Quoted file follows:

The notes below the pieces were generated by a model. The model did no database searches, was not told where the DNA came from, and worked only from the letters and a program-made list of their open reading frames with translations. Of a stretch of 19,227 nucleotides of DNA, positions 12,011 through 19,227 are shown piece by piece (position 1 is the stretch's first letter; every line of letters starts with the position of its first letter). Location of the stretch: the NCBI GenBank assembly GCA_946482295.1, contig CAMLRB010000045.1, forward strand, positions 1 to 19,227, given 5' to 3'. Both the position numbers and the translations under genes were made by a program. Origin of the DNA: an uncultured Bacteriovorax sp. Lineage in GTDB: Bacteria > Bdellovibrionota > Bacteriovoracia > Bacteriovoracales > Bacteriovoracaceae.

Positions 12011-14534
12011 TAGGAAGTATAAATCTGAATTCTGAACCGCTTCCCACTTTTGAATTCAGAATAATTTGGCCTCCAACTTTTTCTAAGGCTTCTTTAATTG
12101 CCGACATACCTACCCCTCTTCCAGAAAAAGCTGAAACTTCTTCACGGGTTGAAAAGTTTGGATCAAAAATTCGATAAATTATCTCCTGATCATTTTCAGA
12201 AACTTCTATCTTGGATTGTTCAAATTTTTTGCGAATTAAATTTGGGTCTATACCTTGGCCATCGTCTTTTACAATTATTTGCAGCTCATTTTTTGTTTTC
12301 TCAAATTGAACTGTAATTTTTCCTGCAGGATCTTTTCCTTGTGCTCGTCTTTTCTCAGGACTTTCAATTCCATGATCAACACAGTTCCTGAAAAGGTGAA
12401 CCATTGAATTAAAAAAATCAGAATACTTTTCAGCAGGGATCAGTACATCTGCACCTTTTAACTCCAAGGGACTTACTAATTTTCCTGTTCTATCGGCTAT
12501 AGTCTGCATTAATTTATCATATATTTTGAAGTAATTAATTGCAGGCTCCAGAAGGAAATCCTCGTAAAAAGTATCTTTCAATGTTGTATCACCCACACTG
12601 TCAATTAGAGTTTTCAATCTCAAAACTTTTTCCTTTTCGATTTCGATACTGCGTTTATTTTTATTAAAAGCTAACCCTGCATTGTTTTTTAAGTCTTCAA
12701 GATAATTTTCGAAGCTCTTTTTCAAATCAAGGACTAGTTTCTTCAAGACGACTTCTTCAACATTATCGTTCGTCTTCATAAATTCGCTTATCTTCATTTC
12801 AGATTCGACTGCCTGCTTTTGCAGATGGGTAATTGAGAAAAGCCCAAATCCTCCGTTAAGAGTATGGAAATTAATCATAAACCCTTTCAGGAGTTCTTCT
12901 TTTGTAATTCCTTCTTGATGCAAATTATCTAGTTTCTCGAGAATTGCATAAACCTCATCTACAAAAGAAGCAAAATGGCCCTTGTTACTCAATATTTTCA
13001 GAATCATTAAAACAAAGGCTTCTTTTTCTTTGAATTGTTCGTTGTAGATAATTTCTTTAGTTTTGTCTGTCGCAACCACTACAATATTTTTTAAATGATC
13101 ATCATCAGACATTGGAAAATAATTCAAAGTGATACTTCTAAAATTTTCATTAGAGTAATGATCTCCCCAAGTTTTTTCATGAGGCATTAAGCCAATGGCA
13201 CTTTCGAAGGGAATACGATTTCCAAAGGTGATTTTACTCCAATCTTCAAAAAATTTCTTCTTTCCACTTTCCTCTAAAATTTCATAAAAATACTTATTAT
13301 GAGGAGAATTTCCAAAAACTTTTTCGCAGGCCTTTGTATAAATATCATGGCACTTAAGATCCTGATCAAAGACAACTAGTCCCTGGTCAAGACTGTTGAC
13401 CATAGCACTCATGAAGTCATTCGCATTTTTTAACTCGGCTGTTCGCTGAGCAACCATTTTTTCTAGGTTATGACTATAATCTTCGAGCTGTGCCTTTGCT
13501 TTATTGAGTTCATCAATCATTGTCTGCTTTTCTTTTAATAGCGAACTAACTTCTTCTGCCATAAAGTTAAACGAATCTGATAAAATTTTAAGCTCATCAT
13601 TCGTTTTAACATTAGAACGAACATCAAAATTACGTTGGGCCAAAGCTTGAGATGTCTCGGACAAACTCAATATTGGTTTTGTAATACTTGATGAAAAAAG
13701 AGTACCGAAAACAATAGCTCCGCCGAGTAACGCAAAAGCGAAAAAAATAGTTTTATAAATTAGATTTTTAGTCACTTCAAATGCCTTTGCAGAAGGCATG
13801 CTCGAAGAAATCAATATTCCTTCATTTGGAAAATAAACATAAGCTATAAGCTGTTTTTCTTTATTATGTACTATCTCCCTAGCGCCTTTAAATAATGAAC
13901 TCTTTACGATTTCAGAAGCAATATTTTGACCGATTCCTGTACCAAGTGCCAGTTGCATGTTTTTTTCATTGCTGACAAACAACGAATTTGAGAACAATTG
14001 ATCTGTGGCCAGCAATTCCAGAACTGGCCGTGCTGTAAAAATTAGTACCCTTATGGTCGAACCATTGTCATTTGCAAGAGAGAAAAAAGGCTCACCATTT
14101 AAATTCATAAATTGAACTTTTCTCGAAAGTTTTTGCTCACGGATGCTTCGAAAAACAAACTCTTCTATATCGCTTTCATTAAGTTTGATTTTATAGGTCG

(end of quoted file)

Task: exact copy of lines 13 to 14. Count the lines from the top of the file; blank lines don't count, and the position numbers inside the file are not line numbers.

13001 GAATCATTAAAACAAAGGCTTCTTTTTCTTTGAATTGTTCGTTGTAGATAATTTCTTTAGTTTTGTCTGTCGCAACCACTACAATATTTTTTAAATGATC
13101 ATCATCAGACATTGGAAAATAATTCAAAGTGATACTTCTAAAATTTTCATTAGAGTAATGATCTCCCCAAGTTTTTTCATGAGGCATTAAGCCAATGGCA